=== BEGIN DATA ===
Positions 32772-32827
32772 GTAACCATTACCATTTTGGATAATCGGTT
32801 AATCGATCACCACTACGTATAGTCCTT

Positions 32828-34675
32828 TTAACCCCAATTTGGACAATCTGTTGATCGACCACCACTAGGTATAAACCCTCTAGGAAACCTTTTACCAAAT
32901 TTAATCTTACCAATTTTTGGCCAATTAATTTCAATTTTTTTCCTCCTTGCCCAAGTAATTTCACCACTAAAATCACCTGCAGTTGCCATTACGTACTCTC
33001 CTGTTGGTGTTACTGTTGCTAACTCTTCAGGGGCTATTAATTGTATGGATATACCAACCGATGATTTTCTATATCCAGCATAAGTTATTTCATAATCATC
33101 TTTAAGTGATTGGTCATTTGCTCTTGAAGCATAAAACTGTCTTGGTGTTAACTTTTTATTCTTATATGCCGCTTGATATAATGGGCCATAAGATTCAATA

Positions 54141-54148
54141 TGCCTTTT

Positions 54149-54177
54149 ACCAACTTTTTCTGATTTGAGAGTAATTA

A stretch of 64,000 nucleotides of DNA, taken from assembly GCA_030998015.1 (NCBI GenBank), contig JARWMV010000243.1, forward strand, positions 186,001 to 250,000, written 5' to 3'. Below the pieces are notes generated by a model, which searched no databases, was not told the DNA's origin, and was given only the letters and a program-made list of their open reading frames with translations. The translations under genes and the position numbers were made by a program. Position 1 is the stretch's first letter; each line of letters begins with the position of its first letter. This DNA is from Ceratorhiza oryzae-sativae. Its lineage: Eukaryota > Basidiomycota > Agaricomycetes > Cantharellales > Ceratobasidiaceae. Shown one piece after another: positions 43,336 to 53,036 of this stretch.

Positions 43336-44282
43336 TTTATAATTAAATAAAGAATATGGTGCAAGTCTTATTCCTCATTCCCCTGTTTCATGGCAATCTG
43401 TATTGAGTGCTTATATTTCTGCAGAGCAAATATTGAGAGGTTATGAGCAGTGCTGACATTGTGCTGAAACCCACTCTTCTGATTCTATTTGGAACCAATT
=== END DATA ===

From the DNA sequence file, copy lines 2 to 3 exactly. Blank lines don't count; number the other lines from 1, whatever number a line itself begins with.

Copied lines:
32772 GTAACCATTACCATTTTGGATAATCGGTT
32801 AATCGATCACCACTACGTATAGTCCTT